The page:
Returning Security Deposit
In this guide, you'll learn when and how to return security deposits.
The Security Deposit Return Act governs the return of security deposits. This Act only applies to Landlords of buildings with 5 or more units (contained in a single building or complex of related buildings). If the Landlord owns several unrelated buildings that collectively contain more than the required number of units, the landlord is not covered by the statute.
If a Landlord owns 4 units or less, the general rule is that the Landlord may retain the security deposit until the obligations it was intended to secure have been satisfied by the tenant. A Landlord may wish to comply with the Act - even if it doesn't apply - to avoid potential liability. Check with local officials as some cities have enacted special rules on security deposits.
Written statement of damages
- Landlords of buildings with 4 or fewer units located (located in the same building) do not have to give tenants written statements of damages unless the Lease requires otherwise. Even so, it's a good idea to provide a Notice of Security Deposit Withholding to avoid potential claims.
- Landlords of building with 5 or more units must give tenants a written statement describing any damage to the property and the amount the Landlord intends to withhold. The landlord must deliver the written statement to the tenant within 30 days after tenants move out. The landlord must list the actual or estimated cost of repair and give receipts for repairs.
How long to return the security deposit
The security deposit with must returned to Tenants within 45 days after the Tenants move out. If a Landlord doesn't return the security deposit within this time, or supplied the written statement of damages in bad faith, then the Landlord shall be liable to the Tenant for an amount equal to twice the amount of the security deposit due, together with court costs and reasonable attorney's fees.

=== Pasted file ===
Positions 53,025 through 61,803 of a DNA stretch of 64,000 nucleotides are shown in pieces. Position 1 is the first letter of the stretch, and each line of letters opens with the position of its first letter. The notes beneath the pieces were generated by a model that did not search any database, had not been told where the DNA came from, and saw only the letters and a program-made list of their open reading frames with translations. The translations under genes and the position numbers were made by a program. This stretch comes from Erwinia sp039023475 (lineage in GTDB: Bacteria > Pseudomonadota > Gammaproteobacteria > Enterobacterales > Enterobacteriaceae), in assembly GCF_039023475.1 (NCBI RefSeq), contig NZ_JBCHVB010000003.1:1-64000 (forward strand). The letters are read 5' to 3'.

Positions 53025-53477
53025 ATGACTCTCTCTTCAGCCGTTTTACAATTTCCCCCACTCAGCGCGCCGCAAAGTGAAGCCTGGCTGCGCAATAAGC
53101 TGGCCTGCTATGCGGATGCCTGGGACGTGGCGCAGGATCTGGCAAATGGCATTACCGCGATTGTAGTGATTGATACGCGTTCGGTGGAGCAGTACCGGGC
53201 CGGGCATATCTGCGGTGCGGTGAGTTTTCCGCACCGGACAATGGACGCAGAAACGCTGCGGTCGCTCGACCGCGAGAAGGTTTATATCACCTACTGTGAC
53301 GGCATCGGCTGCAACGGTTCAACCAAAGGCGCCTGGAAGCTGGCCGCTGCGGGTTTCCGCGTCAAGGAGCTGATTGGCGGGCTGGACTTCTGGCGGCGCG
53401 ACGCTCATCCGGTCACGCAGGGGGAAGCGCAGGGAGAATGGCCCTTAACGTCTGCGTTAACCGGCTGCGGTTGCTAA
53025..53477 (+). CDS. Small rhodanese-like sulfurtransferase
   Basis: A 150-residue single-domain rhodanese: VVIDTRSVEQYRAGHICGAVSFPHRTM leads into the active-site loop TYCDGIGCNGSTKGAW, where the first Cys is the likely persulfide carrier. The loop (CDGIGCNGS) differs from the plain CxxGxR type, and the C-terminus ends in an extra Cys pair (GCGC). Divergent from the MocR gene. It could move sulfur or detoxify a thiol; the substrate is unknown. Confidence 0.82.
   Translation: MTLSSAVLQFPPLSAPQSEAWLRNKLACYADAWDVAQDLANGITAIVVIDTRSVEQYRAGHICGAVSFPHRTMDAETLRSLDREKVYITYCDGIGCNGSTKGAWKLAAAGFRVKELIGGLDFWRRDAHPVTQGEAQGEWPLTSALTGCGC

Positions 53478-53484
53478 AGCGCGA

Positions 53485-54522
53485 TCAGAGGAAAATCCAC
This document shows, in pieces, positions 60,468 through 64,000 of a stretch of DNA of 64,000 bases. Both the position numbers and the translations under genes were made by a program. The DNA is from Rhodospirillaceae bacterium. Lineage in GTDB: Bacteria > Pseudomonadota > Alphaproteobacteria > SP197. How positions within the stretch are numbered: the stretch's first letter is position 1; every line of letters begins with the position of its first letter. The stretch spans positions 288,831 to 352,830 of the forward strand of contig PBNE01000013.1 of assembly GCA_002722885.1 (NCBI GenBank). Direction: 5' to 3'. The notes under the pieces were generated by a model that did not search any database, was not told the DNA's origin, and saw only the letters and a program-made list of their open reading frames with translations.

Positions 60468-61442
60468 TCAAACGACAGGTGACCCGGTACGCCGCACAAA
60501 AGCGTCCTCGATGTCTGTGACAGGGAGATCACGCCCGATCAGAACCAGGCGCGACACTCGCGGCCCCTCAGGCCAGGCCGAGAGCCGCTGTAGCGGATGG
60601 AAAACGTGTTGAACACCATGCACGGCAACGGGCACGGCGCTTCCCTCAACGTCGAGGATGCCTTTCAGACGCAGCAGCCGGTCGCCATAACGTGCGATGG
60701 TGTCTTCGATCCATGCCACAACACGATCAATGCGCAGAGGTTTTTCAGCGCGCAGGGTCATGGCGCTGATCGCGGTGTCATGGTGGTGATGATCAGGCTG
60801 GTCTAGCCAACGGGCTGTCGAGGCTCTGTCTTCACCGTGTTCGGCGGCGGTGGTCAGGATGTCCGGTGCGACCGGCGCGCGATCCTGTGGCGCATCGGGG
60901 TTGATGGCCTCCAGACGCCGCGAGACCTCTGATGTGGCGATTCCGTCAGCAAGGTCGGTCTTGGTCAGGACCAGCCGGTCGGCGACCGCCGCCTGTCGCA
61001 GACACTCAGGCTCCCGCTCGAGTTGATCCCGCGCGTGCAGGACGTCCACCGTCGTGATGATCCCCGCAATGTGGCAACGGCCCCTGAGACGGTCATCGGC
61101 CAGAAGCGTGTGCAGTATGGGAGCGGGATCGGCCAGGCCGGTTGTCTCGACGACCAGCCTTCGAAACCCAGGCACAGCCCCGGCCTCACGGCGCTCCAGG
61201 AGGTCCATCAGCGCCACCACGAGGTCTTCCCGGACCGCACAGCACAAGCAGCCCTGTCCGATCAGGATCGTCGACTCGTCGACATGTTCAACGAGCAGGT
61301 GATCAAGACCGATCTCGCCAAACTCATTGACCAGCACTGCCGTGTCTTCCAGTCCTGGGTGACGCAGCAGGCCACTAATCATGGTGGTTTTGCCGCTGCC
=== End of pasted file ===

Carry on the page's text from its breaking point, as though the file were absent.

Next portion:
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Where to send the security deposit
You have two options: (1) deliver in person or (2) by postmarked mail directed to the last known address of the Tenant or another address provided by the Tenant.
If the Tenant didn't leave a mailing or email address, then you shouldn't be liable for any damages or penalties as a result. 765 ILCS 710/1(a)
What if I can't find receipts? If you can prove that it wasn't your fault that receipts or copies can't be found, then you can produce an itemized list of the cost of repair or replacement, any other evidence of the cost, and a verified statement detailing the specific reasons why you are unable to produce the required receipts or copies and verify that you have provided all other evidence of the cost. 765 ILCS 710/1(b)
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This article is for general information purposes only and should not be considered legal advice or legal opinion on any specific case and/or circumstance. This article does not create an attorney/client relationship. No guarantee for accuracy, completeness, or changes in the law. The choice of a lawyer is an important decision and should be based solely on advertisements.